The Log Lift

Andrew Hilton

Woodturning and working with wood in general can be very heavy.  Many of us turners like to turn big, wet logs and these things can be really large and heavy.  It's also often true that not all of the wood that we want to work with is sitting right next to our shops.  We have to go out and gather it.  That means falling, cutting, loading, transporting and storing it.  The Log Lift that this article discusses deals with the loading aspect of it.

This great homemade / shopmade tool is a an ancient one.  It's been used over the eons to help people lift loads larger than they could easily do on their own.  As you can see in the pictures below, the Log Lift is basically just 2 - 2" x 6" x 8' long pieces of wood that is held together with some short pieces of wood.  There's a "shelf" made so that the log doesn't slide down the Lift when you pick it up.  The shelf needs to be made so that, when the Lift is standing upright, it's just a little higher than what you're wanting to load the logs onto.  In this case, it's the tailgate of a truck.  To use the Log Lift, you simply (actually, this is the hardest part!) place the log onto the Lift above and touching the shelf.  Then stand at the end of the Lift and pick it up.  That's it!  You can make the Log Lift longer in order to get more mechanical advantage but it can become impractical and difficult to transport out into the field if it's too long.

As you can see in the pictures below, I have a very wet half-log loaded onto the Log Lift.  I estimated it to weigh about 200 lbs.  I tried several times to lift it up onto the tailgate of the truck myself but just couldn't manage it.  So, I got out the Log Lift and, well, you can see the results.  Quick, easy and inexpensive!  Really, it was a LOT easier to lift those logs this way.  It's not like it's as easy as a hydraulic lift or something but at least it was so much easier than trying to do it without any help.  Try making one yourself and give it a try.

* Here it is!  The Easy-Lift Sawbuck modification for processing those logs / blanks out in the field!

 

 

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10/31/06 4:20:03 PM ... As you guys are so fond of saying in your demo's and classes, Cheap + Easy + Effective! Well done.
10/31/06 6:09:03 PM ... Exactly what I was looking for! Thanks
10/31/06 7:15:22 PM ... Hiltons you've shown the way again. Thanks for showing this
11/1/06 5:20:44 AM ... Spot on. Well done. This is what I remember, as a child, my grandfather using. But I believe we called it something else. No bother, these things really do work well. Thanks for bring back old memories and showing a new generation what it is to be inventive with the materials you have on hand.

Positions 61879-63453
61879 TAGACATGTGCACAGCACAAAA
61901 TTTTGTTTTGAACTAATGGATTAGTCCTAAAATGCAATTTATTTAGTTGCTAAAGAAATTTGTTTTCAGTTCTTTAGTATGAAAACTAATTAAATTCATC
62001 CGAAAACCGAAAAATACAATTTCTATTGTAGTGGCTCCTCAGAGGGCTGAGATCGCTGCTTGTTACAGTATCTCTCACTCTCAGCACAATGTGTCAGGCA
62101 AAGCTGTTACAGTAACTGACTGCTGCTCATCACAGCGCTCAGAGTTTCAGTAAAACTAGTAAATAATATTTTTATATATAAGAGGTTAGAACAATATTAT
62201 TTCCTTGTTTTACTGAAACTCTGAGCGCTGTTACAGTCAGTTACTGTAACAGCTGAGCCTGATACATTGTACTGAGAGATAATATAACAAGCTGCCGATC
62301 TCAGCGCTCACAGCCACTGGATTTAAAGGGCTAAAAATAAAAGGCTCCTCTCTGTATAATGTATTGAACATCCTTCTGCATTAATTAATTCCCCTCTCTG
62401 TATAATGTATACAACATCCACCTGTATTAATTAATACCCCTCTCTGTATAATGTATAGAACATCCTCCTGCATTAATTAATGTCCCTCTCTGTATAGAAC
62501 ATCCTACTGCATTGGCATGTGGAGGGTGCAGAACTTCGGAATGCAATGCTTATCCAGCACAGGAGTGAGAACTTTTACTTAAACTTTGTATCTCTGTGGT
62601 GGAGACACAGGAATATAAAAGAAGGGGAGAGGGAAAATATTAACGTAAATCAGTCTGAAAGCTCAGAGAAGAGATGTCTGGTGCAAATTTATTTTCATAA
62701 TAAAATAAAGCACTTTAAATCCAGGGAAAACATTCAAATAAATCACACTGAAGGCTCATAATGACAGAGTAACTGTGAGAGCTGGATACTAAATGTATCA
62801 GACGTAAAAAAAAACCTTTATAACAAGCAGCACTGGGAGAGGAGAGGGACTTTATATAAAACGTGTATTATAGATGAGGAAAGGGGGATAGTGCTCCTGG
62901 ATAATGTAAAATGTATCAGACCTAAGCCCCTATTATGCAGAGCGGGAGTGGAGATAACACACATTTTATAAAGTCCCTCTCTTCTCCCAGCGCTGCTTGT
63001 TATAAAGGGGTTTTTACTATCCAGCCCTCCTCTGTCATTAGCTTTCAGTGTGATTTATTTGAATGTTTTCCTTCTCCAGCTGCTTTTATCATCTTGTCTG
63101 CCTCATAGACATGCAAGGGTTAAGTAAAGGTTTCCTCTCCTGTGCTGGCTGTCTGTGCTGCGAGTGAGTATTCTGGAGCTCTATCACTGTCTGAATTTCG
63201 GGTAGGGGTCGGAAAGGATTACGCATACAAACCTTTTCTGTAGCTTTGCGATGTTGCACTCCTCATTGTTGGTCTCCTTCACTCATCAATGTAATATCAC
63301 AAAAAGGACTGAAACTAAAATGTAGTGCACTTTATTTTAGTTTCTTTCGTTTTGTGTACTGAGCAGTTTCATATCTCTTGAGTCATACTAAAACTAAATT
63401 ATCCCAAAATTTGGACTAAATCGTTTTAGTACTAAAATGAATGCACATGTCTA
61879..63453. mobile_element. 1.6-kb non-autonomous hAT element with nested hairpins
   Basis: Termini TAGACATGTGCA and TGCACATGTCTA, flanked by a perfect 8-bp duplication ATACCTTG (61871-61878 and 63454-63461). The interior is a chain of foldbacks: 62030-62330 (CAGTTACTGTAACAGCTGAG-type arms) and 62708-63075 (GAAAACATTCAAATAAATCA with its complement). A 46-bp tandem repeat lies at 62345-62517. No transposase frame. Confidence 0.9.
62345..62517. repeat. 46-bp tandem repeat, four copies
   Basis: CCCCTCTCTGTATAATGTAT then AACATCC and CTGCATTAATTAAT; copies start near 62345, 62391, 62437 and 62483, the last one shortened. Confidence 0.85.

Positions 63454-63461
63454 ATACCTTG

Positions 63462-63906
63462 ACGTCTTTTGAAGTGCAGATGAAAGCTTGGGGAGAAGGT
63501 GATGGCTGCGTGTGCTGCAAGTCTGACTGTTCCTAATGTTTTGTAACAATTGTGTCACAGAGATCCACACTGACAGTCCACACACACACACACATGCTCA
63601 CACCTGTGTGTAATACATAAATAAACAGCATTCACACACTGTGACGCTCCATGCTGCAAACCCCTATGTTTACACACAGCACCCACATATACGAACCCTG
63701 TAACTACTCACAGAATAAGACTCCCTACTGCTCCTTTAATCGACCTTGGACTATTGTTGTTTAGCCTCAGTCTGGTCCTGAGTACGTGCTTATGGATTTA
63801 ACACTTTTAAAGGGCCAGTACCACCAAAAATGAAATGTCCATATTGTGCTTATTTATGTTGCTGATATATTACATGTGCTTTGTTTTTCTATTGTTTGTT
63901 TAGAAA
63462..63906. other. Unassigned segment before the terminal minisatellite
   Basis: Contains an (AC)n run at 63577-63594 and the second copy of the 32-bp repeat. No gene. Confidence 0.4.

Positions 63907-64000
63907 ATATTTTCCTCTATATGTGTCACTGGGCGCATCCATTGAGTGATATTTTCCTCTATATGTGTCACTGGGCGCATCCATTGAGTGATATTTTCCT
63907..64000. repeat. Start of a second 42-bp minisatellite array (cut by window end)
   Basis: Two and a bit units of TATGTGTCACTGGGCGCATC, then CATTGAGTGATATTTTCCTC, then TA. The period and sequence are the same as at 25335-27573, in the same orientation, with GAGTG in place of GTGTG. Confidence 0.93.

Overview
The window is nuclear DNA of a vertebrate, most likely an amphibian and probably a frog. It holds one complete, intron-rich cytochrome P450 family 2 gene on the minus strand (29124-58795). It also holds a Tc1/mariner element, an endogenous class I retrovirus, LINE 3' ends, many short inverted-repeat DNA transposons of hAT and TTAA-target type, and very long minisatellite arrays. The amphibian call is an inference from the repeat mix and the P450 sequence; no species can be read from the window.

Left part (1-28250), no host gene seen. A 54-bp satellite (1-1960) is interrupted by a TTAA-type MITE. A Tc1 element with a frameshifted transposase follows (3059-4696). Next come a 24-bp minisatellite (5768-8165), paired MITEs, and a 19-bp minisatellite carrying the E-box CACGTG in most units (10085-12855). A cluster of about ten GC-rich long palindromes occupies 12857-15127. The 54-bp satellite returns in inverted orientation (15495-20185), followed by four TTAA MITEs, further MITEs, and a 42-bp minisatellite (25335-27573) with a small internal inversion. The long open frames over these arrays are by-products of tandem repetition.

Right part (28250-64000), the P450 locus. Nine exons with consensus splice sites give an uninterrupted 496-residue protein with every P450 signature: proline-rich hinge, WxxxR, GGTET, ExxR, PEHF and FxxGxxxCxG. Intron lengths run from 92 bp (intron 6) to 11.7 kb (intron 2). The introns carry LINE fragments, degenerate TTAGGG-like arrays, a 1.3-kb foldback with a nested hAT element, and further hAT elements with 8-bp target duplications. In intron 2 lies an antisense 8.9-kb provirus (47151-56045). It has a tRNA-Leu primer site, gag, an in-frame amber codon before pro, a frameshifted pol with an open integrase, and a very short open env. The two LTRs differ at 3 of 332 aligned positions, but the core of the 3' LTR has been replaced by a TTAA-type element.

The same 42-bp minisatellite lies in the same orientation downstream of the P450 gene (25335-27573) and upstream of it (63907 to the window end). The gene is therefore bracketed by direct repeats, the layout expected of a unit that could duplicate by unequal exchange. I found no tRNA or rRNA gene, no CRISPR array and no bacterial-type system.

11/14/06 3:06:42 PM ... Hey this looks like it will work well.
11/14/06 5:17:21 PM ... This is good. Will try it out and see how it works for me
11/15/06 8:04:33 AM ... How about making this out of metal? Maybe it will be too heavy then?
11/15/06 10:43:25 AM ... How do you come up with these things!
8/20/07 5:05:18 PM ... Author: Make it out of a (properly heavy-duty) aluminum ladder. It'll be light-weight and almost already made for you.
6/17/08 8:03:23 AM ... This is a great inexpensive solution to my problem of loading my truck on a woodturning harvest by myself. Thanks
6/27/11 5:57:23 PM ... Did anyone suggest putting wheels on the ends of the side pieces to roll it around? Thanks for the idea.
6/27/11 5:57:23 PM ... That's a good idea about the wheels. They'll need to be put on the 'handle' end, though. Otherwise, you'll not be able to tip it up the wheels would prevent that if you couldn't lock them from rolling.
10/18/12 7:58:21 AM ... I am going to make one using a 55 gal steel drum. I should be able to roll it with control by attaching steel tube framework similar to the angles used on the hydraulic lifts.
12/23/12 8:53:03 PM ... Fantastic! Exactly what I was looking for.
4/6/13 12:16:49 PM ... Guys at Hearth dot com ... you're welcome. In these pictures, there is some allthread run between the runners to provide some strength and at the end where you hold onto it while pushing from waist high to over your head. That has since been replaced by larger allthread and a pipe in-between that rotates freely. Much easier on the hands.

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